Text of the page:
“Do Christians actually believe that it is a preferable state of affairs to have God bestow free will on those he creates, even though it always has and always will result in the atrocities and injustices of life, than for God to not give them free will and simply create humans who always treat their fellow man well?”
This is the question author Vincent Bugliosi puts to believers on page 35 of his recent book The Divinity of Doubt.
“Is free will more important that the absence of pain, misery, death and suffering brought on by the monstrous acts of fellow humans?” These rhetorical questions pepper his entire book; in fact, he uses such questions to avoid the difficult work of actually considering and giving a fair hearing to Christian beliefs.
Now, on its face, this seems a very ironic challenge. Free will encompasses many things, but at the least it involves the desire to shape one’s own destiny. Free will allows us to make choices among competing alternatives. Our will may not be completely unfettered; there are many things that we cannot choose to do, because we lack the power, or that we would not choose to do, because our natural inclination is against it. But the common human condition, throughout the world and throughout time, is a quest for control; first of ourselves, then of our immediate surroundings and then, far too often, of those around us.
The irony is that Bugliosi is no different. He wishes to exercise control over his life and his destiny. When he has “better” ideas, he wills to put them into circulation, trading on his fame in the hopes of shaping other people’s views, and selling books. In fact, at one point in the book, Bugliosi says that he doesn’t want to go to heaven because he doesn’t have any interest in the kinds of things that Christians say are in heaven. But Bugliosi’s ambition is much larger. He wishes to exercise control over all of creation, apparently substituting his perfect world of people who “do no harm” for the harsh world in which we find ourselves.
So which is it? Is it good to have free will or is it better to never have the chance to write books and persuade people and choose where you will go and what you will do? Indeed, it appears that Bugliosi does not really want to give up free will, for himself anyway. He does want to shape other people’s will, to bend it in such a way that they can never do what he considers to be wrong. But what if writing books against Christians offends me? Would it be okay for me to want that choice removed from him? How about if I don’t like any views different from my own? A bit of reflection makes apparent that someone must be the arbiter of what choices are available to us? Christians happen to believe that the Creator – with infinite wisdom – is a better choice than say, Vincent Bugliosi, in making that call.
I also wonder if Bugliosi has thought about what the elimination of free will would accomplish. This of course would not be difficult for God to do. He would simply reoccupy the space He has created between us and Him and would force us to do His will. Whatever God wished to do with us, whatever task He had in mind, we would simply do - without complaining, without resisting, without evading. We would be, in effect, machines. If God ever does listen to Bugliosi and grants this wish, I certainly hope that He also eliminates our self-awareness. I can think of no worse fate than to spend endless time being controlled, directed, adjusted, worked - totally devoid of any ability to plan or to choose or to accomplish.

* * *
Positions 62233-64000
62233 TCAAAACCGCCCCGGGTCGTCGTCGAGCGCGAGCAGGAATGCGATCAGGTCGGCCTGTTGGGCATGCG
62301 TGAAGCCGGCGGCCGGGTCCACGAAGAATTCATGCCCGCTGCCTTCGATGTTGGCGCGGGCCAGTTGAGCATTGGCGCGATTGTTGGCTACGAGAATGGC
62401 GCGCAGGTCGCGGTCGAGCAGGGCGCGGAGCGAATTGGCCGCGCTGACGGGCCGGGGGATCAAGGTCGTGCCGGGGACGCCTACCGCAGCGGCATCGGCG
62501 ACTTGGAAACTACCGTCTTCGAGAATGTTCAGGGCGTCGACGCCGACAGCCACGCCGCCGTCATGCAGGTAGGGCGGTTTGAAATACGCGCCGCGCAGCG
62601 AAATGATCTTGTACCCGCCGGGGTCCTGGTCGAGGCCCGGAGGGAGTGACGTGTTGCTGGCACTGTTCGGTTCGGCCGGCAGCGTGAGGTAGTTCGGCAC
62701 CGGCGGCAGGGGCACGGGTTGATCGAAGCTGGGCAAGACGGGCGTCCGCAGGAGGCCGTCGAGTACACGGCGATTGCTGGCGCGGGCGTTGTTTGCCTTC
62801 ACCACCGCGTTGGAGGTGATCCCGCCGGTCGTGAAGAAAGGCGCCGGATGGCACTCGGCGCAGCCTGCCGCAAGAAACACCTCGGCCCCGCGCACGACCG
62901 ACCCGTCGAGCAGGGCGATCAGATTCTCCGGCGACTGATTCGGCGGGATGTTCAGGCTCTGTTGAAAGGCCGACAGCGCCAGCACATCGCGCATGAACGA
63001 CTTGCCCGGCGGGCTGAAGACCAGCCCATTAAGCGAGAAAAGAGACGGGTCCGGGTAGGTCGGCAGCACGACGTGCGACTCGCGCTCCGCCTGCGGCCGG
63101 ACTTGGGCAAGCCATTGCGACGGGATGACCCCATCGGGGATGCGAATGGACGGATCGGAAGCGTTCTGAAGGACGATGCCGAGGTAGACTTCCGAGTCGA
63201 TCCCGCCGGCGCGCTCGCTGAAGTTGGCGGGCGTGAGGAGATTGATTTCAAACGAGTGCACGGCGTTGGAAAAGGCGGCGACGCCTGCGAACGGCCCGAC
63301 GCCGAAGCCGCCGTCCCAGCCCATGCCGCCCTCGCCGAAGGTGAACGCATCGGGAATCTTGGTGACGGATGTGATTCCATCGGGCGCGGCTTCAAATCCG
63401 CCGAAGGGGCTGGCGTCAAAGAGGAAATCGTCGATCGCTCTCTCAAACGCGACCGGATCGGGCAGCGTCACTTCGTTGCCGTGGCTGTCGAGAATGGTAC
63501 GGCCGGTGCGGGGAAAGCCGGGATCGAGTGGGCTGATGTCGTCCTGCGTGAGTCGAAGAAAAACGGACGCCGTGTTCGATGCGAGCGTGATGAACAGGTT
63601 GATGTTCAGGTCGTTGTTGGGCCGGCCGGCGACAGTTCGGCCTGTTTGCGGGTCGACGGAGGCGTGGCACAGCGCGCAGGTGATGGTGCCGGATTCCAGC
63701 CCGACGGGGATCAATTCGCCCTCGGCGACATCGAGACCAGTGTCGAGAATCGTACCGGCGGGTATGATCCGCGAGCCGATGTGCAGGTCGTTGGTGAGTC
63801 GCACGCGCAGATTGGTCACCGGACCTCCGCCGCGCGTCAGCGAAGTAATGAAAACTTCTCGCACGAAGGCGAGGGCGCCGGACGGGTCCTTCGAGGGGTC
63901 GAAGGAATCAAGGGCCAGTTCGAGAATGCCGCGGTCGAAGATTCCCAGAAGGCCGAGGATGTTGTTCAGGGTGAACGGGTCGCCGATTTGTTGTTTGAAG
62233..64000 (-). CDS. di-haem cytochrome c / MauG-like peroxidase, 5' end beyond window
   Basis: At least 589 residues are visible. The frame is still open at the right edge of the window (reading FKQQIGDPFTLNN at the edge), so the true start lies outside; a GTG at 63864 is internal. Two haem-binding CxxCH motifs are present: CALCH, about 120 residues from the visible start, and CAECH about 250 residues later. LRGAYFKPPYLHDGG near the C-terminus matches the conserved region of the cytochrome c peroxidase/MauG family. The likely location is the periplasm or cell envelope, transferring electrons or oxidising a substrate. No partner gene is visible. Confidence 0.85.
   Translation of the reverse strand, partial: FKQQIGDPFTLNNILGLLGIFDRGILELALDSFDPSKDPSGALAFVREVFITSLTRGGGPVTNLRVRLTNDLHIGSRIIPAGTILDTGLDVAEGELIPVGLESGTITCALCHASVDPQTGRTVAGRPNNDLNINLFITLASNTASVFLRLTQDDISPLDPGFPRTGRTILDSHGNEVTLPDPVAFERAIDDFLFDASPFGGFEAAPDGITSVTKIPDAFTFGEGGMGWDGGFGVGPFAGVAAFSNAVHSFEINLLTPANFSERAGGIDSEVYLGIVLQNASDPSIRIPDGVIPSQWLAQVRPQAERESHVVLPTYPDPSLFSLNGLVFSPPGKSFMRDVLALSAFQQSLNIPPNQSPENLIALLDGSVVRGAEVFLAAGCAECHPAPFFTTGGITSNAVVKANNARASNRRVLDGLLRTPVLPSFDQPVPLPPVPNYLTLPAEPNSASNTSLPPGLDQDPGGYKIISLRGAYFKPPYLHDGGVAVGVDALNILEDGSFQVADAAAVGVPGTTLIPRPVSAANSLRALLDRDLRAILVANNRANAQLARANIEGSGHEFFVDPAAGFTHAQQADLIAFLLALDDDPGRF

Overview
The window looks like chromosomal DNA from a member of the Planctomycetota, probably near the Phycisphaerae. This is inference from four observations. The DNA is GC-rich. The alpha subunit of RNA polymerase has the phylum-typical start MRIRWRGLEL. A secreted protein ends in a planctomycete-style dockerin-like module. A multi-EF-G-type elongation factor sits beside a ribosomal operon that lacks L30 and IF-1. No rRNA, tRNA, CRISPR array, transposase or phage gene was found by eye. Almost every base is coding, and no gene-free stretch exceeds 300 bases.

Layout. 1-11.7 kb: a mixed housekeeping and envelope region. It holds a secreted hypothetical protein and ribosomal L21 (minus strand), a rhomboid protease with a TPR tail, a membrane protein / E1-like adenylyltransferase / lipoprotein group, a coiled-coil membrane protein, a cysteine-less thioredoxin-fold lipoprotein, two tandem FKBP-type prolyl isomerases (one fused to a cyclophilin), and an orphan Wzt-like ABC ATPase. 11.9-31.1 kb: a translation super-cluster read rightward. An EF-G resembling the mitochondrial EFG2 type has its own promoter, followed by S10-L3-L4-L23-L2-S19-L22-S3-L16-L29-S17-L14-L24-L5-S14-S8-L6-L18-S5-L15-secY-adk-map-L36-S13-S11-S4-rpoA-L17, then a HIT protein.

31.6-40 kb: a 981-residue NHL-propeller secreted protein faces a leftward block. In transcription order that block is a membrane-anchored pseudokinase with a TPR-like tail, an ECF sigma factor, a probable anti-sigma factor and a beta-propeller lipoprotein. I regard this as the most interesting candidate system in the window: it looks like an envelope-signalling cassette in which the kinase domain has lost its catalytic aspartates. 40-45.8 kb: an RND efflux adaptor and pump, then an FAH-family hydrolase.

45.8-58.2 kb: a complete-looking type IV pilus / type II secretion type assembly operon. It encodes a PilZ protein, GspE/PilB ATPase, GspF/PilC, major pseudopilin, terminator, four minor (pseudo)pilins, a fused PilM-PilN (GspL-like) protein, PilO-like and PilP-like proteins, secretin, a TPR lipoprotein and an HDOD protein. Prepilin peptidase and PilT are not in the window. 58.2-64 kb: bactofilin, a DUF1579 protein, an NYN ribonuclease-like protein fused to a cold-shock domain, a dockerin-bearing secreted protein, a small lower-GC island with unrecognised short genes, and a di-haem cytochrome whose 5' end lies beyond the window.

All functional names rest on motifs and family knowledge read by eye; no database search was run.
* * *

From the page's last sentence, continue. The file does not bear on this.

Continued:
Bugliosi might object that constraining "true" evil would not be difficult for God. Couldn’t God limit choice so that violent crimes could no longer be committed? And wouldn’t that be preferable? In this, I want to agree with Bugliosi. From my limited perspective, it is difficult to see God’s reasons for allowing suffering. It is even harder to accept it, even with the promise that we will eventually be rescued. But I suspect that God actually does constrain evil. I can easily imagine a world in which the atrocities of the Nazis were practiced on every street corner in every city on every contintent; fortunately, such extreme wickedness is not our reality. But the harm is real, and it is great. There is no denying that.
But still Bugliosi is mistaken in his conclusion. He wishes to use the recognition that God allows evil acts to occur to prove that there is no God. He does this by employing a faulty syllogism.
-An all powerful and all good being would not allow evil acts to occur
-Evil acts are all around us
-Therefore God does not exist.
While Bugliosi may mean by “evil” crimes of violence, evil is any departure from the will of God. Some departures are greater and more serious – crimes such as murder and rape – while others are less so – lying to gain an advantage or mocking Christians to sell books. When seen in this way, it is apparent that at some point eliminating choices renders "free will" a fiction. If only choices pleasing to God were allowed by God, then we should dispense with the idea that free will has any meaning. Although difficult at times, I trust that an infinitely perfect God has set the balance where it belongs.
In the end, we can’t have it both ways. Perhaps many, like Bugliosi, think they would be happier in a world in which all their behavior was controlled. But in such a world, they would only be happy if they were directed to be; they could not choose happiness. In any case, such a world is not our world, and while this may be difficult to accept, it does not logically prove anything about God's existence.
It does, however, tell us something about His nature, and what it says certainly grabs my attention.